Please use this identifier to cite or link to this item: http://hdl.handle.net/2440/103869
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Type: Journal article
Title: Deciphering the epitranscriptome: a green perspective
Author: Burgess, A.
David, R.
Searle, I.
Citation: Journal of Integrative Plant Biology, 2016; 58(10):822-835
Publisher: Wiley-Blackwell
Issue Date: 2016
ISSN: 1672-9072
1744-7909
Statement of
Responsibility: 
Alice Burgess, Rakesh David, Iain Robert Searle
Abstract: The advent of high-throughput sequencing technologies coupled with new detection methods of RNA modifications has enabled investigation of a new layer of gene regulation - the epitranscriptome. With over 100 known RNA modifications, understanding the repertoire of RNA modifications is a huge undertaking. This review summarizes what is known about RNA modifications with an emphasis on discoveries in plants. RNA ribose modifications, base methylations and pseudouridylation are required for normal development in Arabidopsis, as mutations in the enzymes modifying them have diverse effects on plant development and stress responses. These modifications can regulate RNA structure, turnover and translation. Transfer RNA and ribosomal RNA modifications have been mapped extensively and their functions investigated in many organisms, including plants. Recent work exploring the locations, functions and targeting of N6 -methyladenosine (m6 A), 5-methylcytosine (m5 C), pseudouridine (Ψ), and additional modifications in mRNAs and ncRNAs are highlighted, as well as those previously known on tRNAs and rRNAs. Many questions remain as to the exact mechanisms of targeting and functions of specific modified sites and whether these modifications have distinct functions in the different classes of RNAs.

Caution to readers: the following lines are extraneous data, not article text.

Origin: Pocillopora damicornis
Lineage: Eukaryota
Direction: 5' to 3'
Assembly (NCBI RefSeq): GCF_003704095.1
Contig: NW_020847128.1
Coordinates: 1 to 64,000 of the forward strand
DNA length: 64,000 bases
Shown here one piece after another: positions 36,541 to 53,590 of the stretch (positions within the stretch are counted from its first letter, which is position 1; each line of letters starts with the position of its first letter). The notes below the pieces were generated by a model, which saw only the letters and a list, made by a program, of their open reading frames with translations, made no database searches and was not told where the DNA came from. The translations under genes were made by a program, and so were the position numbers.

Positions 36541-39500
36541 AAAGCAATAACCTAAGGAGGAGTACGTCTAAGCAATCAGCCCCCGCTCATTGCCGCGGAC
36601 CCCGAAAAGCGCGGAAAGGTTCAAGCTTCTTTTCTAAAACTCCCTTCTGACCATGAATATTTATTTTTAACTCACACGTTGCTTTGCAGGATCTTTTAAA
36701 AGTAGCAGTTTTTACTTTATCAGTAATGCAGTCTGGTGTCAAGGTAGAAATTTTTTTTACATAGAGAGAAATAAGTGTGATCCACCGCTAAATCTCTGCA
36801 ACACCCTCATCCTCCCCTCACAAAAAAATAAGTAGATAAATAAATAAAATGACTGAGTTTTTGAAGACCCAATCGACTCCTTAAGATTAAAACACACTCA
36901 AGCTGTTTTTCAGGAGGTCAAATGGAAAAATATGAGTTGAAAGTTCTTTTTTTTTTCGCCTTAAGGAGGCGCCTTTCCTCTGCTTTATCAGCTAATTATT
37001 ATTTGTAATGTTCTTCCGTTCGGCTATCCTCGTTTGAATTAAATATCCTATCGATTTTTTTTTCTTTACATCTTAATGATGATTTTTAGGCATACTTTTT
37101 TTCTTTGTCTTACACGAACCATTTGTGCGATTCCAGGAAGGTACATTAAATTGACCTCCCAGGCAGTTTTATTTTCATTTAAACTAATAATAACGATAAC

Keywords: Arabidopsis; N6-methyladenosine (m6A); Pseudouridine (Ψ); RNA 5-methylcytosine (m5C); RNA modifications; epitranscriptome
Rights: © 2016 The Authors. Journal of Integrative Plant Biology Published by John Wiley & Sons Australia, Ltd on behalf of Institute of Botany, Chinese Academy of Sciences. This is an open access article under the terms of the Creative Commons Attribution-NonCommercial License, which permits use, distribution and reproduction in any medium, provided the original work is properly cited and is not used for commercial purposes.
RMID: 0030047771
DOI: 10.1111/jipb.12483
Grant ID: http://purl.org/au-research/grants/arc/DP110103805
http://purl.org/au-research/grants/arc/FT130100525
Appears in Collections:Environment Institute publications

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